The Regional Board of East Kootenay has set its list of 2012 priorities, and this year’s list has a decidedly Columbia Valley feel.
Three of the five priorities listed by staff for action this year are directly Columbia Valley-based: plans for a Windermere water system, a Dry Gulch water system and an economic development strategy for the Columbia Valley.
The other two priorities will likely have far reaching effects on the whole region, in a review of regional transit systems and the formation of a regional growth strategy.
These five priorities were narrowed down from a list of over a hundred, and were weighted according to sense of urgency and importance, says Wendy Booth, director of Area F.
The transit system, as it concerns the valley, regards the eventual replacement of the bus currently in operation. The bus has been active for a number of years, and BC transit requires that vehicles be replaced after a certain number of kilometres or a certain period of time, which is quickly drawing near.
“We’ll look at the transit system and see if it is fulfilling the need it was originally set out to do, and if it is working, whether or not we need to add another bus,” Booth said.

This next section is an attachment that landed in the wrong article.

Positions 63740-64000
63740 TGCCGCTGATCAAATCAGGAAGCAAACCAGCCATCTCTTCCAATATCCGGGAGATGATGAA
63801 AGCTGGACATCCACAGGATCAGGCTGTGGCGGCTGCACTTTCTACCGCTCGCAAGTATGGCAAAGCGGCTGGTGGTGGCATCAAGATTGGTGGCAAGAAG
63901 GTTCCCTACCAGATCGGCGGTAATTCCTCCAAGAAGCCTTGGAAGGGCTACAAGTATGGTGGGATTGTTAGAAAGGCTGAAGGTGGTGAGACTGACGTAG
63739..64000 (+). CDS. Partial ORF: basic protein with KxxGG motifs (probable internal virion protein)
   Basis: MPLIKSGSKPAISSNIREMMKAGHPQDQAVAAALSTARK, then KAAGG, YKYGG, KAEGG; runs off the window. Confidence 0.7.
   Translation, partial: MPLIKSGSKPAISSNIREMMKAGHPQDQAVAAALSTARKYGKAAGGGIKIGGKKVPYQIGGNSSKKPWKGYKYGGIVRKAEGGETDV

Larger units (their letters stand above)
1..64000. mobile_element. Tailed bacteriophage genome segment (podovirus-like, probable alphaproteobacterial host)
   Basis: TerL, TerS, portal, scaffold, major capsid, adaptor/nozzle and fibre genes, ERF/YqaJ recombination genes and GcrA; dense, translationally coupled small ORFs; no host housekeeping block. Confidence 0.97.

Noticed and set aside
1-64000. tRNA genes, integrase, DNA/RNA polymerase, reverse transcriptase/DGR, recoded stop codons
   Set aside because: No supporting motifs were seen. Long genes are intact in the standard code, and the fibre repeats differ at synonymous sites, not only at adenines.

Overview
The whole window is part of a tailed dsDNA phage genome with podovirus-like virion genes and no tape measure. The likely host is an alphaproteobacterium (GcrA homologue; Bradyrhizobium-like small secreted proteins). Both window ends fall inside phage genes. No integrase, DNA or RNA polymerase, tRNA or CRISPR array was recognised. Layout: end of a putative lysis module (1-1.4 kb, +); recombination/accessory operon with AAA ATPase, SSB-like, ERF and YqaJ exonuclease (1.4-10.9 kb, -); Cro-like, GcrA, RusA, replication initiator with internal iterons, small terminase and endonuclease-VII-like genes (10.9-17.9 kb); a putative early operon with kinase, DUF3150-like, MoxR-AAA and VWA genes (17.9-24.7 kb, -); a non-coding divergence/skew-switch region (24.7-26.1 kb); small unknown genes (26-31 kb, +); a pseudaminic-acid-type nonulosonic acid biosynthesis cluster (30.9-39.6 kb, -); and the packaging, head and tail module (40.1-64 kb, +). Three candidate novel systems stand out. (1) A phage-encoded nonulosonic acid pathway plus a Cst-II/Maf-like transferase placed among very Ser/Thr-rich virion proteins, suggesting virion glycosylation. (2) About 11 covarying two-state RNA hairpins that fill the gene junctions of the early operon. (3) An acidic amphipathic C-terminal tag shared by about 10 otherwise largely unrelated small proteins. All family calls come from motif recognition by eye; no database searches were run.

As for the economic development strategy, Booth cautions that it will be a very broad project that really still needs to get its legs under it.
“Having the economic development strategy on the list is great, because now we’ll have dedicated staff time to work on that,” Booth said.
“Both (the transit and the development strategy) projects are on the list, and that’s the first step—and it is a big step, so I’m glad to see that.”
When asked what she would like to see included in the economic development strategy when work does get underway, Booth said she’d like to see some specific, concrete ideas that can actually be implemented and seen “on the ground,” such as business expansion and retention, capital investments and supporting small businesses. She also added that the RDEK will be taking into account what the community feels is important, and says they would like more input from the community at large.
“I do think (the economy in the valley) will recover and that it will be quite strong in a few years time,” Booth said.
“I think we need to prepare for that, and have the infrastructure and have the support for our businesses in place so that we can have a good background and environment for businesses to flourish.”